Made in America: Farm income forecasted to see double-digit decline in 2016

by Talk Business & Politics staff (staff2@talkbusiness.net) 5 views 

Editor’s note: Each Sunday, Talk Business & Politics provides “Made In America,” a round-up of state and global manufacturing news.

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FARM INCOME FORECASTED TO SEE DOUBLE-DIGIT DECLINE IN 2016
Net cash farm income is forecast at $90.1 billion and net farm income at $66.9 billion for 2016. Both measures are forecast to decline for the third consecutive year after reaching record highs in 2013 for net farm income and 2012 for net cash income, according to the U.S. Department of Agriculture annual farm sector forecast.

Net cash farm income is expected to fall by 14.6% in 2016, while net farm income is forecast to decline by 17.2%. These declines follow the 19.8% and 12.7% reductions in net cash income and net farm income, respectively, that occurred in 2015.

Overall, cash receipts are forecast to fall 6.2% or $23.4 billion in 2016 due to a $23.4 billion, or 12.3% drop in animal/animal product receipts. Crop receipts are forecast essentially unchanged from 2015. Nearly all major animal specialties — including dairy, meat animals, and poultry/eggs — are forecast to have lower receipts, including a 14.8% or $11.6 billion decline in cattle/calf receipts.

The slight gain in crop cash receipts is driven largely by a $5.3 billion increase in oil crop receipts, namely soybeans. While overall cash receipts are expected to decline, receipts for several commodities — including turkeys, rye, cotton (cotton lint), miscellaneous oil crops, and tobacco — are forecast to rise by 10% or more. To see the USDA’s annual forecast, click here.

GLOBAL COMPANIES SHIFTING R&D BUDGET TO SOFTWARE OFFERINGS
By 2020, companies will have shifted the majority of their R&D spending away from product-based offerings to software and service offerings, according to the 2016 Global Innovation 1000 Study from PwC’s strategy consulting business. The need to stay competitive is the top reason why companies cited a shift in their R&D budgets towards software and services, and for good reason – according to the study, companies who reported faster revenue growth relative to key competitors allocated 25% more of their R&D budgets to software offerings than companies who reported slower revenue growth.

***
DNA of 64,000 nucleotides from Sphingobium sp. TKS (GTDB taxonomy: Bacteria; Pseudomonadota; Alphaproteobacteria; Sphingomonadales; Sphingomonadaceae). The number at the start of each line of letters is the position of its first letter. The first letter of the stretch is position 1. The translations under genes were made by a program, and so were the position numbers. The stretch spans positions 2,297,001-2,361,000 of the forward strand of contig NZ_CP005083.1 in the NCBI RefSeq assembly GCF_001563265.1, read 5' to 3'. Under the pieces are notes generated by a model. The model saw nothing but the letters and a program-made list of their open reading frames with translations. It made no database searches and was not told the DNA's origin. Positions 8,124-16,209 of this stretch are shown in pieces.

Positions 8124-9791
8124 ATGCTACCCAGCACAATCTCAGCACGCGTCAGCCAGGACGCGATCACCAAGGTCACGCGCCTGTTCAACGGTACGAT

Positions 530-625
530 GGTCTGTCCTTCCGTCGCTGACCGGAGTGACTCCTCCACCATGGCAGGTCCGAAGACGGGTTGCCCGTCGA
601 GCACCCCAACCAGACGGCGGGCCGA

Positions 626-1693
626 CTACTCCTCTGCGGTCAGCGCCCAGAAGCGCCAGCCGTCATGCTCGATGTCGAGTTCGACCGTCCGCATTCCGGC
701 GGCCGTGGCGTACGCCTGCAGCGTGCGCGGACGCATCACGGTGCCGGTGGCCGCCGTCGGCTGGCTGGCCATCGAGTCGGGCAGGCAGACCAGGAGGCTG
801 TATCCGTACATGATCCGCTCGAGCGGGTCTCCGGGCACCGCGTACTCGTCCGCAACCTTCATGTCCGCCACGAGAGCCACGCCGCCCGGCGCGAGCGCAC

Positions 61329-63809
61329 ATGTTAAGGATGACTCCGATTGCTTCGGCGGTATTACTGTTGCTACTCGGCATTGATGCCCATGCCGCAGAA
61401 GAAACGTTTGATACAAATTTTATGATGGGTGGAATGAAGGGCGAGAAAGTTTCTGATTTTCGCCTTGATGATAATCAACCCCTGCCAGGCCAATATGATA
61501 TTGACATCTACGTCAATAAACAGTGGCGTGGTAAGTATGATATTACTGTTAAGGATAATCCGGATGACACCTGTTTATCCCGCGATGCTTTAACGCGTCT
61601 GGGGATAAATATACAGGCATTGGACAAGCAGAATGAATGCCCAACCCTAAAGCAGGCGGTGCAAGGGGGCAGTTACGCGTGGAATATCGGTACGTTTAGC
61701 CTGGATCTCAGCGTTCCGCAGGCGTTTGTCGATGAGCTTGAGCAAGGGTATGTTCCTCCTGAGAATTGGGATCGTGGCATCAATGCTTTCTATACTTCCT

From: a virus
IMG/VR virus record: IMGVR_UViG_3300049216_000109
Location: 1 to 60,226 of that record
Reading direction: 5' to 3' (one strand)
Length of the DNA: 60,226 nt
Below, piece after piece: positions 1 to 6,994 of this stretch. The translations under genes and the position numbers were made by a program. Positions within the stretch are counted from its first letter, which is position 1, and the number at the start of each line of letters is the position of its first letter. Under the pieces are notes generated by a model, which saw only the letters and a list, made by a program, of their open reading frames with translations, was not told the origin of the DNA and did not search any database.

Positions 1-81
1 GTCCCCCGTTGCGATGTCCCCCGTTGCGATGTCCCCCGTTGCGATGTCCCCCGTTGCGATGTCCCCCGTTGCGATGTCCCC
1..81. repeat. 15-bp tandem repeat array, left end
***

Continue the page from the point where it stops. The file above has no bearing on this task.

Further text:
To support the development of software and services offerings, fewer companies will focus their R&D spending on the electrical and mechanical field. By 2020, the number of companies reporting that electrical engineers are their top employed engineering specialty will fall by 35% and the proportion of companies who expect that data engineers will represent their largest group of employed engineers will double from 8% to 16%.

To view the comprehensive report, click here.

NATION’S MANUFACTURING SECTOR CONTINUES UP-AND-DOWN GROWTH
Economic activity in the nation’s manufacturing sector expanded in November to a 5-month high, and the overall economy grew for the 90th consecutive month, according to the monthly Purchasing Managers Index by the Institute for Supply Management.

The November PMI registered 53.2%, an increase of 1.3 percentage points from the October reading of 51.9%. A reading above 50% indicates that the manufacturing economy is generally expanding, while below 50% suggests a contraction.

Regionally, however, the manufacturing sector continues to experience weak to negative growth across a nine-state area stretching from Arkansas to North Dakota, according to the Creighton University Mid-America Business Conditions Index. The regional economic indication in November remained below growth neutral at 46.5, up from October’s 43.8 and the fifth straight month the index has moved below growth neutral 50.0. Arkansas’ overall index for November rose to 47.7 from 41.5 in October.

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